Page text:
Background: Sleep duration has been implicated in the etiology of obesity but less is known about the association between sleep and other behavioral risk factors for cardiovascular disease.
Purpose: The aim of this study was to examine the associations among sleep duration, chronotype, and physical activity, screen-based sedentary behavior, tobacco use, and dietary intake.
Methods: Regression models were used to examine sleep duration and chronotype as the predictors and cardiovascular risk factors as outcomes of interest in a cross-sectional sample of 439,933 adults enrolled in the UK Biobank project.
Results: Short sleepers were 45 % more likely to smoke tobacco than adequate sleepers (9.8 vs. 6.9 %, respectively). Late chronotypes were more than twice as likely to smoke tobacco than intermediate types (14.9 vs. 7.4 %, respectively). Long sleepers reported 0.61 more hours of television per day than adequate sleepers. Early chronotypes reported 0.20 fewer daily hours of computer use per day than intermediate chronotypes. Early chronotypes had 0.25 more servings of fruit and 0.13 more servings of vegetables per day than late chronotypes.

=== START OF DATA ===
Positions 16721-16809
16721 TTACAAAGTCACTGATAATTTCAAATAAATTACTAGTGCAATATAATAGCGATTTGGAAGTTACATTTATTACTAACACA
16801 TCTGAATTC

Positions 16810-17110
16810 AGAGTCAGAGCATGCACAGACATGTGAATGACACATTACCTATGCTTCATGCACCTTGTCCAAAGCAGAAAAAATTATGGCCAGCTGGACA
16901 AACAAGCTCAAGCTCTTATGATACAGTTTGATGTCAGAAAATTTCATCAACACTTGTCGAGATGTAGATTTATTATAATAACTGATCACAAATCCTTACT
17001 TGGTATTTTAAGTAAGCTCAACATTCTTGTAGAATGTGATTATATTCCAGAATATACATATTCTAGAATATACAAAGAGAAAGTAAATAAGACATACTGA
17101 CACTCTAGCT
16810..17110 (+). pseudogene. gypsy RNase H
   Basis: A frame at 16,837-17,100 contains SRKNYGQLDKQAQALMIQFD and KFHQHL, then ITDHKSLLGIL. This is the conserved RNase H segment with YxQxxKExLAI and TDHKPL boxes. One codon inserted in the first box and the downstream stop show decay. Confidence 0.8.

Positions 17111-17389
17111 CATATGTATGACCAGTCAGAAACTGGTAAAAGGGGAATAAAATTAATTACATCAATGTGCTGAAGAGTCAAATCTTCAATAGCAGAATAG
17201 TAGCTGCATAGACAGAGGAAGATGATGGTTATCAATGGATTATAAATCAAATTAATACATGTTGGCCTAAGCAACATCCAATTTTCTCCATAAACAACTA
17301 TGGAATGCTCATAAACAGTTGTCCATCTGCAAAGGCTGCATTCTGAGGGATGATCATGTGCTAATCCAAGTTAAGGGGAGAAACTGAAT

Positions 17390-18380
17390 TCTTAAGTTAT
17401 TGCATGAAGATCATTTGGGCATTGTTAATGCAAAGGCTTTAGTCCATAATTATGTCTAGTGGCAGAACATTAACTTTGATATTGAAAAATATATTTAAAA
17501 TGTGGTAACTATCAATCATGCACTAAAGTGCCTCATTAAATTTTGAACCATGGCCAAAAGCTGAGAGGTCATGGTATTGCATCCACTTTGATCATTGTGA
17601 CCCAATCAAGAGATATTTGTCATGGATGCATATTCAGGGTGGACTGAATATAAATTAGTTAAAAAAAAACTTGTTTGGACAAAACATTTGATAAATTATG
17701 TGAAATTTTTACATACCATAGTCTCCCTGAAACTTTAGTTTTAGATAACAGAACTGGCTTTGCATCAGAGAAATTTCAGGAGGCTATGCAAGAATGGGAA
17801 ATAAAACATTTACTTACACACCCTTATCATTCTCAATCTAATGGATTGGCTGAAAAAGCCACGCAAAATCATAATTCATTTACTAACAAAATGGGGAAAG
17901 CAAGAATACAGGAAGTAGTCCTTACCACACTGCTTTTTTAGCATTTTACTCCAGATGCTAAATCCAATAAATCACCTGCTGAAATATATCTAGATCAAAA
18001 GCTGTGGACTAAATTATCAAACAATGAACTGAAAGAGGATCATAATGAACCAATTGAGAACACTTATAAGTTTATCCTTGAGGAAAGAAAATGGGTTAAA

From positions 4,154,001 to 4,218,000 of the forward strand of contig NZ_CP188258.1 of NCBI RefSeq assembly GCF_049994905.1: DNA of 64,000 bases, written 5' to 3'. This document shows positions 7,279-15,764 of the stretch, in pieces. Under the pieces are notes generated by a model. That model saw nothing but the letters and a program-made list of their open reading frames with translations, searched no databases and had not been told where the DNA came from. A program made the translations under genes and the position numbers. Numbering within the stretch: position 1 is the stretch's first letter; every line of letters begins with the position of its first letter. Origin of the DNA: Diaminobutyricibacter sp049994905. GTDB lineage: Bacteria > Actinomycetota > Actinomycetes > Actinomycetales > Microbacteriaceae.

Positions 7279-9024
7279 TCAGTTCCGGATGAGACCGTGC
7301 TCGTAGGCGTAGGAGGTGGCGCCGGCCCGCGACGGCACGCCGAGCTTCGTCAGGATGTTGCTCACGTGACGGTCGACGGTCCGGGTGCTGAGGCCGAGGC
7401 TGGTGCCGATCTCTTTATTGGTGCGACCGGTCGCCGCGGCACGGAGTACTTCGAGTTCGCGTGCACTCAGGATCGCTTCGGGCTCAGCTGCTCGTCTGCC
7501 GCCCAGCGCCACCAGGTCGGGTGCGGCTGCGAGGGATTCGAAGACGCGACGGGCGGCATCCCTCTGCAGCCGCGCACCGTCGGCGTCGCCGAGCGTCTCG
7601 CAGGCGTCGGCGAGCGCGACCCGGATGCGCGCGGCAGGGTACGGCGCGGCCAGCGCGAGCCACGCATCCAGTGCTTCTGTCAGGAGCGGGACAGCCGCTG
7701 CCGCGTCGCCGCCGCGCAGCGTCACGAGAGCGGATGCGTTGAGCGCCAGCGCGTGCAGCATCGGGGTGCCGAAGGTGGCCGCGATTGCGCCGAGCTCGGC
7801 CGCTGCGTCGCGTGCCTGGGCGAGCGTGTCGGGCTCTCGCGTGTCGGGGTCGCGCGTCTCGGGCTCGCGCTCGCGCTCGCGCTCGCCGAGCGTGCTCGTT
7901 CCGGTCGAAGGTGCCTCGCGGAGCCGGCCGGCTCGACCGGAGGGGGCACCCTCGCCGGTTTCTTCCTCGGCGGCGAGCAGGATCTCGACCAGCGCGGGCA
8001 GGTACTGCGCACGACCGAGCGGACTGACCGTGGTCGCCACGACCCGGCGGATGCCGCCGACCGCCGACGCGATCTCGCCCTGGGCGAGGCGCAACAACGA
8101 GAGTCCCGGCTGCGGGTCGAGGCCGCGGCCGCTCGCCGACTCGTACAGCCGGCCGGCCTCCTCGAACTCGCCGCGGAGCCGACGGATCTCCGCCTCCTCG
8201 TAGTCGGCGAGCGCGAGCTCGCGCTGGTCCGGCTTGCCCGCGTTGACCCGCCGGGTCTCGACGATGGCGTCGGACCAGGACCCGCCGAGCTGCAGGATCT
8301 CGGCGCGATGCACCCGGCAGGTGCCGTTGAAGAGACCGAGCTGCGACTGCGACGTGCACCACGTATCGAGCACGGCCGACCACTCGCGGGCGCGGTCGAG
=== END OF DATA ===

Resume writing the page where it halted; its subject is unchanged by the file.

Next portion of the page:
Conclusions: Short and long sleep duration and late chronotype are associated with greater likelihood of cardiovascular risk behaviors. Further work is needed to determine whether these findings are maintained in the context of objective sleep and circadian estimates, and in more diverse samples. The extent to which promoting adequate sleep duration and earlier sleep timing improves heart health should also be examined prospectively.
Keywords: Chronotype; Dietary intake; Physical activity; Sedentary behavior; Sleep duration; Tobacco use.